In recent project conducted by the Federation of Master Builders (FMB) 70% of UK builders report they have seen an increase in the cost of material prices since the country voted to leave the European Union,
primarily due to depreciation in the British pound.
The trade association suggested that building materials could see a price hike of between 10-15% by the end of 2017.
Sarah McMonagle, Director of External Affairs at the FMB, said: “Thousands of smaller building firms are grappling with the rising cost of materials caused by the depreciation of sterling since the EU referendum.
Roughly a quarter of all materials that are used within the UK construction industry are imported from overseas, making the industry incredibly vulnerable to unexpected and large-scale fluctuations of the currency.
“The combined pressure of higher material prices and the rising cost of skilled labour represents a serious challenge to builders.”
Due to the importance of the construction industry to any economy, any price hikes are likely going to be also felt elsewhere. For example, if the construction industry is seeing significant prices increases then
these costs will have to be shifted elsewhere in order to maintain a healthy profit margin. Property developers are likely to see the prices of their building projects increased.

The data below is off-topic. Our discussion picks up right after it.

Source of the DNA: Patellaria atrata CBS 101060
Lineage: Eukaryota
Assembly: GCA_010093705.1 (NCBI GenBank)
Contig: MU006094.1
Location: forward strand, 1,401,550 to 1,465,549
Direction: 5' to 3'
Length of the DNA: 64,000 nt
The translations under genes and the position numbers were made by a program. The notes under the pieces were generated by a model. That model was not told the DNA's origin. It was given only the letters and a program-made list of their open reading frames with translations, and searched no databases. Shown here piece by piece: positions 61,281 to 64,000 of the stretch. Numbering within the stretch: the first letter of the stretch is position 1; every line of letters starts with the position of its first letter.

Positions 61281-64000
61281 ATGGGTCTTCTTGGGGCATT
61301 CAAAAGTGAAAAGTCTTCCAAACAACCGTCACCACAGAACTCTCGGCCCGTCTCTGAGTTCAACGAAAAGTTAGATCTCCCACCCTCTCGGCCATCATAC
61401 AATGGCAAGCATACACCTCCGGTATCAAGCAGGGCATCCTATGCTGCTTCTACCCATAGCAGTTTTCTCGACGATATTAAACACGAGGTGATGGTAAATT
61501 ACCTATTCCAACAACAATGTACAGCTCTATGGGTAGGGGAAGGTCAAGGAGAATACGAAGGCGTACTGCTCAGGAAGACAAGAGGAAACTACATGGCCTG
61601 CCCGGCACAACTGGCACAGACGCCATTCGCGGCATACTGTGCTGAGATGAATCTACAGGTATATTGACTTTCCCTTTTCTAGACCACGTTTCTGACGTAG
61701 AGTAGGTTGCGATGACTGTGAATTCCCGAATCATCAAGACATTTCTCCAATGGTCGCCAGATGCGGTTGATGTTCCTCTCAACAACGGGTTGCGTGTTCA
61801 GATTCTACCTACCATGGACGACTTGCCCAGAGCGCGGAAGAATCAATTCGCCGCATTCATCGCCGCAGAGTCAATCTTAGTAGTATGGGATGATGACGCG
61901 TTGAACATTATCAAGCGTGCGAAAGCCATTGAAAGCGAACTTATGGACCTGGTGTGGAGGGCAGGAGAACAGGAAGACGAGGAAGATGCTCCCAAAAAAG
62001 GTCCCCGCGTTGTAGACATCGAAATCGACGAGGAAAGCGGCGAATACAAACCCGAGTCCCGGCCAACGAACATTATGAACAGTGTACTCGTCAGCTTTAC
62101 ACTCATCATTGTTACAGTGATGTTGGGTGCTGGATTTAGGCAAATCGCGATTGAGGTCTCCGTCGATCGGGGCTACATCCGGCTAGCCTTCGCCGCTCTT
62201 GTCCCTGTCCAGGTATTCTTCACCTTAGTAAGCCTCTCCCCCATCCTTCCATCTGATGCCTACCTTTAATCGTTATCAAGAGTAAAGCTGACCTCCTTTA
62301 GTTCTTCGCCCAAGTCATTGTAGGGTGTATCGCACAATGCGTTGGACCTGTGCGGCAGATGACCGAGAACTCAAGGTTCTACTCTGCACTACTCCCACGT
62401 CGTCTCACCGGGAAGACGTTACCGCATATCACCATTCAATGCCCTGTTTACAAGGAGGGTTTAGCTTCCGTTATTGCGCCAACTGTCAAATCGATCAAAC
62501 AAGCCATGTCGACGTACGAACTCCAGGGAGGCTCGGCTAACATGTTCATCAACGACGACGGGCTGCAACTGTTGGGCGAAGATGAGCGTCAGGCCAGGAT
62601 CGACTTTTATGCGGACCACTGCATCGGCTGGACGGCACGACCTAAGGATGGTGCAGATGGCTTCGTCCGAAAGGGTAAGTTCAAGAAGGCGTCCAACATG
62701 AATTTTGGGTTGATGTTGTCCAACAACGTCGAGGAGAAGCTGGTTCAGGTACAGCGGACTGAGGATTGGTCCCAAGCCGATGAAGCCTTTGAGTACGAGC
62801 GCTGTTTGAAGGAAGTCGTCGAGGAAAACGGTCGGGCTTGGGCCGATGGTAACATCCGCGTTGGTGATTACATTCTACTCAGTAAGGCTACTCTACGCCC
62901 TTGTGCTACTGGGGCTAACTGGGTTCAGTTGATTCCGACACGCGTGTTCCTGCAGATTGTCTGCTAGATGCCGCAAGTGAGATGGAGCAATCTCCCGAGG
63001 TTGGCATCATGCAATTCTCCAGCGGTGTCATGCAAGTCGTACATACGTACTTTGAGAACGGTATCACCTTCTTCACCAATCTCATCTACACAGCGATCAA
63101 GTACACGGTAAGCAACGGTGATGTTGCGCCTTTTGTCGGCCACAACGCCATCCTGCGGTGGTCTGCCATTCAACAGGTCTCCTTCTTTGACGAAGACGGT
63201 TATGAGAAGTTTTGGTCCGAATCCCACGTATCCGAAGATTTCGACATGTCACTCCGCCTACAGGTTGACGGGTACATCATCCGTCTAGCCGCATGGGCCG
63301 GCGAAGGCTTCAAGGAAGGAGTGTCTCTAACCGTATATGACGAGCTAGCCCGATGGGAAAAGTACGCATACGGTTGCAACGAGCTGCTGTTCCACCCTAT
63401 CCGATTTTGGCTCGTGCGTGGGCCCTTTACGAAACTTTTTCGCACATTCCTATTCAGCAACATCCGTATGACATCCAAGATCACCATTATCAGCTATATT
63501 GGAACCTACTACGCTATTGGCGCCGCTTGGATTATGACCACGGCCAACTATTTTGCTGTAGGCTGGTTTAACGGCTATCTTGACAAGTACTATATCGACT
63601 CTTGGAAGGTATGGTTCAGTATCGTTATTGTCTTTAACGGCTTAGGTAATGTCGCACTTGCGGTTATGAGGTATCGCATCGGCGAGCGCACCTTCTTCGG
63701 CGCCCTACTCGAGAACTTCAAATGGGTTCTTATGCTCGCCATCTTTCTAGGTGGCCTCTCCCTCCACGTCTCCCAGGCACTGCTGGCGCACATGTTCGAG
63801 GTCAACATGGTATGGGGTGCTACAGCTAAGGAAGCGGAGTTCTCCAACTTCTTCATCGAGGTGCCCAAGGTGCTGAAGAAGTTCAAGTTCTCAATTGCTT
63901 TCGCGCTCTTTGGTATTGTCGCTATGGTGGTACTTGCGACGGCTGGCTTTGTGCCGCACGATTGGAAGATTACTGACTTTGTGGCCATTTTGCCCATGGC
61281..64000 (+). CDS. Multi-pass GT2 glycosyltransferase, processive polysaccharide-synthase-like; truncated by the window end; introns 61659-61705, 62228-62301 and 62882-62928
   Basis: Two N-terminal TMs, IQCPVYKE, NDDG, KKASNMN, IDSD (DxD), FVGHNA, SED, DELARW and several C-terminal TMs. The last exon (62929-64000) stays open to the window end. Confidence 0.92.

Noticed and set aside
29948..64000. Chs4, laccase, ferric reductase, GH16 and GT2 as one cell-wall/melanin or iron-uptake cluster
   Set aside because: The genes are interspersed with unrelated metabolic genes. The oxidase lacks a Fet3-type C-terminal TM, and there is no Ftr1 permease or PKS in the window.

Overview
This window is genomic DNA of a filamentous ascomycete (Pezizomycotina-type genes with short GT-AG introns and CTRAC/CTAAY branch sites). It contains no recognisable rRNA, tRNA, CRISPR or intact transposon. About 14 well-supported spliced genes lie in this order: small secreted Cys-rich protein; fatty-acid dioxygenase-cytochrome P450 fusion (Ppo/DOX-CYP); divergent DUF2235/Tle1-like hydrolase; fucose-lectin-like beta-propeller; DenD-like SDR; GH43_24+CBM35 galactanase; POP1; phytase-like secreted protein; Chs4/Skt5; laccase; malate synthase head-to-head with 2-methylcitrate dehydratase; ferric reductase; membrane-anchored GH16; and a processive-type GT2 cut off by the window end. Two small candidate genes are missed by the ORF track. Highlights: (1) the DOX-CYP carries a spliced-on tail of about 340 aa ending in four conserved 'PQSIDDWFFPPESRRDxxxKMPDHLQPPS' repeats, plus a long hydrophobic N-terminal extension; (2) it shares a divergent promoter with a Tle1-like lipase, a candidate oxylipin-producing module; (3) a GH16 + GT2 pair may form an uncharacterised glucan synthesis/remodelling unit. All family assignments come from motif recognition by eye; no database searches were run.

Sarah added: “There is also an added headache for the builder, as material price rises can come at short notice and if they are mid-project, the original costing is no longer accurate. This makes pricing jobs
problematic and leads to construction SMEs having to cover themselves against sudden price swings.”
Some builders are attempting to mitigate the effects of rising prices by introducing larger contingency funds when pricing for a job, or by stipulating in the contract that the overall contract price will change in
the case of material price hikes, the FMB said.
Whatever happens, Britain is in for an interesting 2017 and even if the long term gains to become apparent, the country can expect periods of turbulence.
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